Thriller filming in Harford County

The cornfields of Harford County are more than just crops, they're soon-to-be home to an independent "supernatural thriller," according to the film's director.

Writer and director David Warfield grew up in Forest Hill then moved to Los Angeles for "several years" before returning home four years ago.

The "micro-budget" movie, "ROWS" is in the pre-production stage, but Warfield hopes it will be completed and ready to submit to film festivals by March, if not sooner.

The storyline follows a young girl, Rose, who has to deliver an eviction notice to an elderly woman whose house helps secure her immortality. The elderly woman then places Rose and her friend, Greta, under a spell where they become trapped in an endless cornfield.

"Rose is the hero," Warfield, 49, said. "She has to figure out how to break that spell."

The spell also includes a series of "supernatural" and "surreal" events in what Warfield referred to as a "psychological thriller," comparing it to "The Sixth Sense" and "Paranormal Activity."

Warfield is holding auditions for the movie and hopes to make a formal announcement sometime next week. Although he brought in people from Los Angeles and New York to do some work and acting, he said he is trying to use local talent as well.

"We have seen some great local people," he said.

Harford Community College, which he called "fantastic," has also loaned the production group space to hold the auditions.

While he has been home, Warfield realized that the cornfields spread throughout the county are a "great filming location."

"If God gives you corn," he said, "[you] make a cornfield movie."

Warfield also said he had grown up on a farm and that inspired the movie, leading him to ask himself, "What kind of story can I film here?" The only downside to using local cornfields, mainly in Forest Hill where he lives, he said, is there is a small window of time to film.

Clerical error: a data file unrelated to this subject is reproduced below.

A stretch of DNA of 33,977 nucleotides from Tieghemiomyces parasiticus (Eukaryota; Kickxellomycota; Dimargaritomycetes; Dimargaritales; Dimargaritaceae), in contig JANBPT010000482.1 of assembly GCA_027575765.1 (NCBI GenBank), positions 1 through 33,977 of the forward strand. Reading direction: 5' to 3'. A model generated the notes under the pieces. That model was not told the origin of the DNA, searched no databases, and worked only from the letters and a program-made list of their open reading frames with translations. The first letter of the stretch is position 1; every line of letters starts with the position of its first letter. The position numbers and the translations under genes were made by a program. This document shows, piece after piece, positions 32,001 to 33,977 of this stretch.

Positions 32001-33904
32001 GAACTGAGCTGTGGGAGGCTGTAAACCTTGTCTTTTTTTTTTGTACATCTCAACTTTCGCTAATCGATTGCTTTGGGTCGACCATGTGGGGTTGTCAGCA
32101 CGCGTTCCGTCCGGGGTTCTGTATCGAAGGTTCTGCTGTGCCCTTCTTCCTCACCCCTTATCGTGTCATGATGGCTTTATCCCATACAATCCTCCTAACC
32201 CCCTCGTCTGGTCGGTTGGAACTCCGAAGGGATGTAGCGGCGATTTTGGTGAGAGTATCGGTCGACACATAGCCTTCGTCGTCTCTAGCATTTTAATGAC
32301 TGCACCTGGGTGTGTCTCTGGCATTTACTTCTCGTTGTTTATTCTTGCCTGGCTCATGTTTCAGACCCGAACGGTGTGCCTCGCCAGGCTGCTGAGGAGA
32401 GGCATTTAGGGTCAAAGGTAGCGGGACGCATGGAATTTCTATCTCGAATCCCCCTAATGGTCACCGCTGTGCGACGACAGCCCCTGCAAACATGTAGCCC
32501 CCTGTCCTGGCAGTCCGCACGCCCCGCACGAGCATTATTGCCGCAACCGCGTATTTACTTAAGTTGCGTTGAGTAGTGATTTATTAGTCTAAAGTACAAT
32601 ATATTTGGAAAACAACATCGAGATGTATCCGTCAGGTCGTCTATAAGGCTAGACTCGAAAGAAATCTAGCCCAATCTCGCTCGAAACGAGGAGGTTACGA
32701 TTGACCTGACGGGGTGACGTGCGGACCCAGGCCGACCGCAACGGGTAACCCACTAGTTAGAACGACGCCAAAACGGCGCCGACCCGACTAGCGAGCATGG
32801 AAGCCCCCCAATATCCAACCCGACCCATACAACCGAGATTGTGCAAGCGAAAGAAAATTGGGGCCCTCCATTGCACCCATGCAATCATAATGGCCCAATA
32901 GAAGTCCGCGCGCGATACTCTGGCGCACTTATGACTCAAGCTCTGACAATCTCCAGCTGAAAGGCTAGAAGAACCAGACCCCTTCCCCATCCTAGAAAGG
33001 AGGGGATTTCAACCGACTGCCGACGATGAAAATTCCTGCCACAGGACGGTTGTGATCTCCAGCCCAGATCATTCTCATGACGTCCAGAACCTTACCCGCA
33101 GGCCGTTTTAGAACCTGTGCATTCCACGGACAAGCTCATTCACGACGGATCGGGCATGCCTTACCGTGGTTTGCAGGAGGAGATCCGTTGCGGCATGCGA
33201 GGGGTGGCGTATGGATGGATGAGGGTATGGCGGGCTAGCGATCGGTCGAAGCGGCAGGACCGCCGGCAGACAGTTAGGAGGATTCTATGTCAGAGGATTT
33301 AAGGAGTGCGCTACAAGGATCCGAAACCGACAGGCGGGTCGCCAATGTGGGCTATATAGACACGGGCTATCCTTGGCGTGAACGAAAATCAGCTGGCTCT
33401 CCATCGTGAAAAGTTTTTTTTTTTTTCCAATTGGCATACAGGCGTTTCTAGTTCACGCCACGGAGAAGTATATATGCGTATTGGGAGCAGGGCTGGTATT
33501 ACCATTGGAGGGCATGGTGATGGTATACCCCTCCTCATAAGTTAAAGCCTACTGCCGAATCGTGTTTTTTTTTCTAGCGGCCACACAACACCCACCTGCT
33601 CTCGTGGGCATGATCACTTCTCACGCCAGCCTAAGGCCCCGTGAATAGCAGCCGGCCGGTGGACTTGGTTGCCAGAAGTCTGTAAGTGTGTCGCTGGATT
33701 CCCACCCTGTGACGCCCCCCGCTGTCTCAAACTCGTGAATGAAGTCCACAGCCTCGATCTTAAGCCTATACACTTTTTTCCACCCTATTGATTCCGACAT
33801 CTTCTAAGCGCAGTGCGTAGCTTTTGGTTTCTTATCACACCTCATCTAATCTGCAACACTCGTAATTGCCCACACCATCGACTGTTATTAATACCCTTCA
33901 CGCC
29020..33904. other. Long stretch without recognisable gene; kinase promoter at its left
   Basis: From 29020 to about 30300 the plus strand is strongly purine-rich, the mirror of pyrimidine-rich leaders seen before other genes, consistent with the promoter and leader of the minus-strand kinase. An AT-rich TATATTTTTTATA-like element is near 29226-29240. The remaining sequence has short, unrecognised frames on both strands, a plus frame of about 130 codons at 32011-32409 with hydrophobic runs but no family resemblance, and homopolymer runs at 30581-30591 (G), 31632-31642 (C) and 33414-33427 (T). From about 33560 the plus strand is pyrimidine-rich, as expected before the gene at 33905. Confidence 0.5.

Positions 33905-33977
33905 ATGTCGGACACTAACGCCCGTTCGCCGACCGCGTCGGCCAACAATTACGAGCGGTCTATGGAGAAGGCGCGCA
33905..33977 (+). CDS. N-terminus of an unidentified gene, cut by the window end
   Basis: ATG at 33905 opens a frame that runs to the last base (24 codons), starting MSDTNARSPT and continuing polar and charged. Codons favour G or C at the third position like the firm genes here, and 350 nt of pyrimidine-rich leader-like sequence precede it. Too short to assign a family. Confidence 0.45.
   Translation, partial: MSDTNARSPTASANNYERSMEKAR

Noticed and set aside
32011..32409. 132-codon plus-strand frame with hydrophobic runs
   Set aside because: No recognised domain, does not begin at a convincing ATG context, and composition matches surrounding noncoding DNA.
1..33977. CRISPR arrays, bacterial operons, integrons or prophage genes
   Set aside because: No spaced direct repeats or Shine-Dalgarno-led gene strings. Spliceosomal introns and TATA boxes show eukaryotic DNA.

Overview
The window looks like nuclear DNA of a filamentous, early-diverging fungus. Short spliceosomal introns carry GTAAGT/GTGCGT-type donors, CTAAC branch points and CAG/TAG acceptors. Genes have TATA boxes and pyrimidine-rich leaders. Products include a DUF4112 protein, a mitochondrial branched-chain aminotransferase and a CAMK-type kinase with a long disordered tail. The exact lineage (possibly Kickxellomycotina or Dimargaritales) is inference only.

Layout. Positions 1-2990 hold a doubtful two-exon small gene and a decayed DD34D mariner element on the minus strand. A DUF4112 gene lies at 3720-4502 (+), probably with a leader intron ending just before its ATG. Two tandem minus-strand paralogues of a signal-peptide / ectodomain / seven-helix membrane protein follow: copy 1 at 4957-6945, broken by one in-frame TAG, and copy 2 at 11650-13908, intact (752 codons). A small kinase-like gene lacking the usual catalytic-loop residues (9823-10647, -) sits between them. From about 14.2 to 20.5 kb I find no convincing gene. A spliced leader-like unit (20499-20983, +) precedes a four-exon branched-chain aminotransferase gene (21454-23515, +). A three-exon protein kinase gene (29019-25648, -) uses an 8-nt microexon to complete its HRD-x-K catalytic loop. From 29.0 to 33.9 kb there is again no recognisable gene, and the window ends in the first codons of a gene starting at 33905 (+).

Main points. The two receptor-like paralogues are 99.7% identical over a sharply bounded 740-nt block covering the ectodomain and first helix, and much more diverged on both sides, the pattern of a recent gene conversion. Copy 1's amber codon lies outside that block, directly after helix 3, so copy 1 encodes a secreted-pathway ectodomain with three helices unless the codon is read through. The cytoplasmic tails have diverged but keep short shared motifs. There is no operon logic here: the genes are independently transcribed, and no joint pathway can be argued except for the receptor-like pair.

With cornfields reaching their peak height in mid-July and starting to brown in mid-August, Warfield said, it limits the amount of time they can film to around three weeks. Even now, he added, the lack of rain is inhibiting the process, and they are waiting for the stalks to get just a little bit taller.

His main goal with "ROWS," Warfield said, is to make something that "will thrill an audience." At this point he is not looking to make any type of profit, but just to be accepted into local film festivals, including the Maryland Film Festival, and to simply make a "good movie."

In addition to time spent in Los Angeles, Warfield's background includes writing and director credits on "Ocean Park," "Linewatch" and a documentaries for The History Channel. He has also taught courses at Loyola University and Dickinson College in Pennsylvania over the past four years, as well as a course atUniversity of Maryland Baltimore County.

Warfield also writes a weekly film column for Baltimore-based

"I guess I'm technically a screenplay expert of some kind," he said.

Despite his time in California, Warfield said his movie will be different from typical Hollywood movies. Independent films, especially out of Baltimore, he added, are usually "unusual" and "original." His in particular is "eerie" but not scary in a bloody sense.

"I don't think it's been done before," he said, of "ROWS."

"I do think the story is quite original."

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